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Durango church offers ambulatory medical equipment for lending

First Presbyterian’s program aids injured and sick at no cost
Durango’s First Presbyterian Church has started a medical equipment lending closet, in which people can “check out” medical supplies or make donations. (Adobe Stock)

Durango’s First Presbyterian Church is trying to help people with temporary illness or injury through its medical equipment lending closet.

The church takes donations from people who no longer need their ambulatory medical equipment and lends it to those in need. The program was started two years ago by Jim and Cheryl Clay, who had equipment left over from a family member who suffered an injury. They decided to dispose of the equipment in a way that others could use it by donating it to the church.

They put up flyers advertising the program and immediately received a flood of donations, said Director of Administrative Ministry David Shew, who organizes the program. Flyers detailing the program are displayed in doctors’ offices and physical therapy clinics across La Plata County, Shew said.

First Presbyterian Church has 125 to 150 pieces of ambulatory medical equipment anyone in the community can use for up to a three-month period. (Tyler Brown/Durango Herald)

The lending closet now has 125 to 150 ambulatory equipment pieces. Some of the equipment includes wheelchairs, bedside commodes, walkers, crutches, canes and high-rise toilet seats. The church has access to four big wheelchairs and three transport wheelchairs.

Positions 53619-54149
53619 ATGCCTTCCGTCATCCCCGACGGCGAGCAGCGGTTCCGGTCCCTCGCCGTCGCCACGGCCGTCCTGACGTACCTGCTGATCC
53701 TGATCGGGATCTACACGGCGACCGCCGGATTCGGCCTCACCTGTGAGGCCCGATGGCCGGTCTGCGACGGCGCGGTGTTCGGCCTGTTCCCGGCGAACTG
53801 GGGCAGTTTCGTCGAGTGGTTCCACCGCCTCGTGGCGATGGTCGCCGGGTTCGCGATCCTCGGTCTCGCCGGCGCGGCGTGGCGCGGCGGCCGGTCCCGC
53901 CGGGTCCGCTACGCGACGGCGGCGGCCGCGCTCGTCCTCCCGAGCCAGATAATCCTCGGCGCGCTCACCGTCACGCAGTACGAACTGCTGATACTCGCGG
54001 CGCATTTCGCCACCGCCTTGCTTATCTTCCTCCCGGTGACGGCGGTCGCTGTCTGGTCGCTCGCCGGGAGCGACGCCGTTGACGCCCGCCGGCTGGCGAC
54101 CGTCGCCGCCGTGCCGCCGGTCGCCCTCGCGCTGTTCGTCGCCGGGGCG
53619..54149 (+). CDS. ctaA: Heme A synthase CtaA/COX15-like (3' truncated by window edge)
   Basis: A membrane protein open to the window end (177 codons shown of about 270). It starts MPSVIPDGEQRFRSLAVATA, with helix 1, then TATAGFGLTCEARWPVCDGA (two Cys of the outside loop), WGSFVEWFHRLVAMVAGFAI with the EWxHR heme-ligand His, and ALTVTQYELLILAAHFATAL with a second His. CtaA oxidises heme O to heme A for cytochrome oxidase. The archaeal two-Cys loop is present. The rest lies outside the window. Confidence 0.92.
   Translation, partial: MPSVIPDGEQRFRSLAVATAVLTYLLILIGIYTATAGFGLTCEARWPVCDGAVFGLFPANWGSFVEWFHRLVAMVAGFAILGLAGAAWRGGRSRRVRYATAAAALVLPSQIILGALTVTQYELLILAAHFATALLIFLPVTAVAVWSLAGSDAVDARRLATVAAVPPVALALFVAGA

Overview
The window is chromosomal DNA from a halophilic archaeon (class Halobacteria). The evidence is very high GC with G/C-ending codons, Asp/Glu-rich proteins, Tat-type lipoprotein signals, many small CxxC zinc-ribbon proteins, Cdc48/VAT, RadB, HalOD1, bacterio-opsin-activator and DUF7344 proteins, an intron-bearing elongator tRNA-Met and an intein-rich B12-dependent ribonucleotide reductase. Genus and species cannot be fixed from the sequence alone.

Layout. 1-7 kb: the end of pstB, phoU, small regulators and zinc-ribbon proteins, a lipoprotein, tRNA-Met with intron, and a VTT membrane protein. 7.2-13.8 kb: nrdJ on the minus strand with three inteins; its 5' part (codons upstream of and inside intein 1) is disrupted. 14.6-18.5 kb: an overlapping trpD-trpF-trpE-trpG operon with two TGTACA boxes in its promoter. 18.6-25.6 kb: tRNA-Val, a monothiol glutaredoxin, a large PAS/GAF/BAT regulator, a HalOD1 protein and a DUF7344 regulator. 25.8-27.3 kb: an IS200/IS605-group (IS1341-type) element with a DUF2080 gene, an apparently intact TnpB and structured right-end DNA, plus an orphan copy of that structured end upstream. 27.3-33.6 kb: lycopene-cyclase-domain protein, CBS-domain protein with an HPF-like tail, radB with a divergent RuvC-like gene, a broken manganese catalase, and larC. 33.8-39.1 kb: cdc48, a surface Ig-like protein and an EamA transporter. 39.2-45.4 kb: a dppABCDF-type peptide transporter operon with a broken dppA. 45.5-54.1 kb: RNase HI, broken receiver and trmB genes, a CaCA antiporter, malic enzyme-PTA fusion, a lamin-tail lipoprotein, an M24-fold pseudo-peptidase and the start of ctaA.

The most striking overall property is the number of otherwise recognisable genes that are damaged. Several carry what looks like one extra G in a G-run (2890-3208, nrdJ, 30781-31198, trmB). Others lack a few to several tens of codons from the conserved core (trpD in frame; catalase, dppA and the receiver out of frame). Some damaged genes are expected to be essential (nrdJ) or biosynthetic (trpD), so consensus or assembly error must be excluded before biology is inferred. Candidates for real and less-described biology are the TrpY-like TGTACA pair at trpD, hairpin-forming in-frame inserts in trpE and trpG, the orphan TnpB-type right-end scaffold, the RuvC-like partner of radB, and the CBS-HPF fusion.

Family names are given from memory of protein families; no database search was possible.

Shew said people mostly seek crutches, canes, wheelchairs and padded kneelers.

People can use equipment for up to three months; those who no longer need the equipment are asked to return it as soon as possible. The church also does not administer fees to borrow but does accept donations to go toward operating the medical equipment lending closet.

“It’s really the best part of my day, and it’s really almost becoming daily I have something to do,” Shew said.

He said the church’s lending closet is often mentioned by doctors because it can be quicker and cheaper than getting new equipment. Often, people who obtain equipment through a doctor must go through health insurance, which can delay the process. But with the medical equipment lending closet, those in need are able to access equipment without paying for it.

“You’ve got to get a referral or prescription from your medical practitioner and that might take up to a few months to actually get it, which by that time they have healed or gotten better,” Shew said. “So this is nice for a short-term solution.”

To donate or check out equipment, people can call the church’s main office number at 247-3175. A volunteer will schedule an appointment. The church’s office hours are 9 a.m. to 4 p.m. Tuesday through Thursday.